In addition to Le Potato and Renegade, another line-up of ARM boards being offered by Libre Computer is Tritium. The Libre Computer Tritium boards are Allwinner-based boards with options from the H2+ for IoT use-cases, the H3 as a mid-range offering, or H5 for a better-performing ARM board that is well supported by the open-source Linux community.

  • See Binary On Your Breadboard

    When you’re debugging a board which has an ESP32, Raspberry Pi, or Arduino, it’s easy to slap on a small LCD display or connect via WiFi to see what’s wrong. At least, that’s what the kids are doing. But what if you’re old-school or you don’t have one of those pimped-out, steroid-filled boards? A resistor and an LED will often suffice. Powering the LED means one thing and not powering it means another. And with seven more LEDs you can even display 0-256 in binary.

    [Miguel] is clearly in the latter camp. To make debugging-with-LEDs easy, he’s come up with an 8-LED board complete with resistors. He’s even included the Gerber files needed for you to make your own. One row of pins are all connected together and the other row are not. So whether you’re using common cathode or common anode depends on how you orient the LEDs when you solder them in place. You might perhaps have one board of each type at the ready.

  • Ancient Hardware I Have Hacked: Back to Basics!

    My return to the IBM mainframe was delayed by my high school's acquisition of a a teletype connected via a 110-baud serial line to a timesharing system featuring the BASIC language. I was quite impressed with this teletype because it could type quite a bit faster than I could. But this is not as good as it might sound, given that I came in dead last in every test of manual dexterity that the school ever ran us through. In fact, on a good day, I might have been able to type 20 words a minute, and it took decades of constant practice to eventually get above 70 words a minute. In contrast, one of the teachers could type 160 words a minute, more than half again faster than the teletype could!

    Aside from output speed, I remained unimpressed with computers compared to paper and pencil, let alone compared to my pocket calculator. And given that this was old-school BASIC, there was much to be unimpressed about. You could name your arrays anything you wanted, as long as that name was a single upper-case character. Similarly, you could name your scalar variables anything you wanted, as long as that name was either a single upper-case character or a single upper-case character followed by a single digit. This allowed you to use up to 286 variables, up to 26 of which could be arrays. If you felt that GOTO was harmful, too bad. If you wanted a while loop, you could make one out of IF statements. Not only did IF statements have no else clause, the only thing that could be in the THEN clause was the number of the line to which control would transfer when the IF condition evaluated to true. And each line had to be numbered, and the numbers had to be monotonically increasing, that is, in the absence of control-flow statements, the program would execute the lines of code in numerical order, regardless of the order in which you typed those lines of code. Definitely a step down, even from FORTRAN.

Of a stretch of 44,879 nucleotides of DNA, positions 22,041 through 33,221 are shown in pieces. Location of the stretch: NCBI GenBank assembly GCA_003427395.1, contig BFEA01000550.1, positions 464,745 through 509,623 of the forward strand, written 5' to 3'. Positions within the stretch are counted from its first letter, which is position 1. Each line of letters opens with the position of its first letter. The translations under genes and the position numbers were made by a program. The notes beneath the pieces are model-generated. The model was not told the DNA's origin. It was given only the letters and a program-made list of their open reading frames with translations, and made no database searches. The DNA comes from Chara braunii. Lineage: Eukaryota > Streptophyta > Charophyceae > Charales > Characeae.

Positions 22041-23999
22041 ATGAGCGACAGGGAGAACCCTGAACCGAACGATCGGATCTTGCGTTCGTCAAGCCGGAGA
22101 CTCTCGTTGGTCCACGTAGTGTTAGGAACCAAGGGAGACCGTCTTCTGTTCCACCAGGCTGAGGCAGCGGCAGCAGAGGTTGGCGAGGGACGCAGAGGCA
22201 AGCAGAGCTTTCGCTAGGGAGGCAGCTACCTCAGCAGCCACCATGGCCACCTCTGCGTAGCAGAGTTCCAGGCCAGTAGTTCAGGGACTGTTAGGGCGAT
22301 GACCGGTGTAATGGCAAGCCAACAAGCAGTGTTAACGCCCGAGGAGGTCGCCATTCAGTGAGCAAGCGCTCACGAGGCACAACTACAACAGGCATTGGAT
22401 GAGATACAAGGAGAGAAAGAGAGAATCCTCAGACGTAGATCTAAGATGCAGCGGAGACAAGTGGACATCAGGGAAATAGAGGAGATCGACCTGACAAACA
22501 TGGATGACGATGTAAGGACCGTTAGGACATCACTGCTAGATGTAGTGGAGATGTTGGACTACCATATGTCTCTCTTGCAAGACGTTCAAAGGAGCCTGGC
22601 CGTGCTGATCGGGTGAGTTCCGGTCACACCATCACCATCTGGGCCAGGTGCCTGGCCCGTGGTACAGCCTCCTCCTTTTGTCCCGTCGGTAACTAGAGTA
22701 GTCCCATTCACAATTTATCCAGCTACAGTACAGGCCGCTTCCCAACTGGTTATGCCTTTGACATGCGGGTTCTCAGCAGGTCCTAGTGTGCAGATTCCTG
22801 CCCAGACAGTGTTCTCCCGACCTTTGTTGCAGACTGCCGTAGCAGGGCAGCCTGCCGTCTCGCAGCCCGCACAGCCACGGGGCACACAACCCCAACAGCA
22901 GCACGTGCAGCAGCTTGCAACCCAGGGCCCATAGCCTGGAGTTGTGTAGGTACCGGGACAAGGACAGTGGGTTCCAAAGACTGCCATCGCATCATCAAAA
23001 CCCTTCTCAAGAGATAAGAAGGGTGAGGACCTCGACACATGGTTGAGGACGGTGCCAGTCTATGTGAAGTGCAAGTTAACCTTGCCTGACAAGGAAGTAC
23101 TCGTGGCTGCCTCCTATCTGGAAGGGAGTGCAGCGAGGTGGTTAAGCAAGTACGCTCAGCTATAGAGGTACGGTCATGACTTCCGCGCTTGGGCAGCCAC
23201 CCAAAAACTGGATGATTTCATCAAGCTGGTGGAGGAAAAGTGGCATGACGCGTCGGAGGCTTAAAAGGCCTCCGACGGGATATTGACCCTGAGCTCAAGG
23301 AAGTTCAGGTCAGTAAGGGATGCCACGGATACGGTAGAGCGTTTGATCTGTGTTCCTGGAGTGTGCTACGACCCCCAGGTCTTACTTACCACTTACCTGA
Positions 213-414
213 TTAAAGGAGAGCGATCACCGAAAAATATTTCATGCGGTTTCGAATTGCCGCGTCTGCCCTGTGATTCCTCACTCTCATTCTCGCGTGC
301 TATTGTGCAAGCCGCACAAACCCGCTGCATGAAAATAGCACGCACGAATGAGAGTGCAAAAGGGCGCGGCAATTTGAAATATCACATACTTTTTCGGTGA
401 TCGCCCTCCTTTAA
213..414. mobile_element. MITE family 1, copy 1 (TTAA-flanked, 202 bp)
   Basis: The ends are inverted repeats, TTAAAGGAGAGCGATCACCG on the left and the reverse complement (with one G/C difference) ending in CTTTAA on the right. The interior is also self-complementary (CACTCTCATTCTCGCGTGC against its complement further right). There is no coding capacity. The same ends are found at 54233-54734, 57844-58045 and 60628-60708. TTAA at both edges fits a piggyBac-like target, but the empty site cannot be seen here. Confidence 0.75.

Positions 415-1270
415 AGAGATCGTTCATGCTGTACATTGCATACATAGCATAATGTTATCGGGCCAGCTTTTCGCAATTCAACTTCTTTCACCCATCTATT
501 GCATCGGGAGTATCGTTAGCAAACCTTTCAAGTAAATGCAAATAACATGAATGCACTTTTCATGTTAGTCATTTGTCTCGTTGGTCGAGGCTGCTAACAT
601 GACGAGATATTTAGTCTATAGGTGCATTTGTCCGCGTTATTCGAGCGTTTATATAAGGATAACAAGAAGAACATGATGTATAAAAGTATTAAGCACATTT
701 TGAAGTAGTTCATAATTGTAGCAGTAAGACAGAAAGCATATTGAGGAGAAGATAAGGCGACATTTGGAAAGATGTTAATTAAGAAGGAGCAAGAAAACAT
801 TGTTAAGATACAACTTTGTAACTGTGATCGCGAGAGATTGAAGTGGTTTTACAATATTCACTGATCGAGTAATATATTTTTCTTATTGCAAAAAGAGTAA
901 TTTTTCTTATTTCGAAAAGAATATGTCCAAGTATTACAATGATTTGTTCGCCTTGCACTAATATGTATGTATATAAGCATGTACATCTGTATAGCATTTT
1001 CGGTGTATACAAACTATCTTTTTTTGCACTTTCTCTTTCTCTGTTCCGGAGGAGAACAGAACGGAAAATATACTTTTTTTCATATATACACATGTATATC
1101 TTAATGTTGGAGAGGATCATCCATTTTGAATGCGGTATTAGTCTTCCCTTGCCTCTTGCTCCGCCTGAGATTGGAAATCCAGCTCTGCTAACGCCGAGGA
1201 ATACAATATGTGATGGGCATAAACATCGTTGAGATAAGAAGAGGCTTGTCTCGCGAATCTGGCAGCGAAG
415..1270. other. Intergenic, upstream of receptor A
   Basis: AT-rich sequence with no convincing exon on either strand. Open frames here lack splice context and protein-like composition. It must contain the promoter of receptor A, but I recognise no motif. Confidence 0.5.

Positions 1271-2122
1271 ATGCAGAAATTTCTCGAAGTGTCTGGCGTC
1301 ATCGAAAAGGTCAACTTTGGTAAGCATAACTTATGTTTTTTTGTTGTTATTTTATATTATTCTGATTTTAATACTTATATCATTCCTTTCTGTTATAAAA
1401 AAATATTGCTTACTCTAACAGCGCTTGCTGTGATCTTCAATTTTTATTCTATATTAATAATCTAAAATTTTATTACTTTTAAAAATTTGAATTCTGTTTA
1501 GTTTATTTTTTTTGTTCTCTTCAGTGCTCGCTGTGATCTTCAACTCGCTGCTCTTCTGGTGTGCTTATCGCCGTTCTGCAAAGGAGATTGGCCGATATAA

• Guile-CV version 0.2.0

    This is a 'milestone' release, which introduces image texture measures. In addition (a) the default installation locations have changed; (Cool there is a new configure option; (c) some new interfaces; (d) matrix multiplication performances have been greatly improved; (d) a few interface (name) have changed.

    For a list of changes since the previous version, visit the NEWS file. For a complete description, consult the git summary and git log

Software: Xournal, Dat, and Google Chrome 69

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  • Edit PDFs with Xournal

    Somehow, despite all the issues with proprietary clients and the history of security issues with Acrobat, PDFs have become the de facto standard for your average print-ready document shared around the office. Sure, people might use some kind of open document format or a cloud editor if they intend to edit a document, but if the goal is to print the document or lock its contents in place, most people these days will export it to a PDF.

    Reading PDFs is typically fine on Linux, because Linux has plenty of applications that can open PDFs for viewing, and you easily can print PDFs under Linux as well. Even Adobe supplied a proprietary (and somewhat outdated) port of its Acrobat Reader for Linux. Some distributions also offer the ability to create a special software printer that converts any print job sent to it into a local PDF file.

  • Sharing and archiving data sets with Dat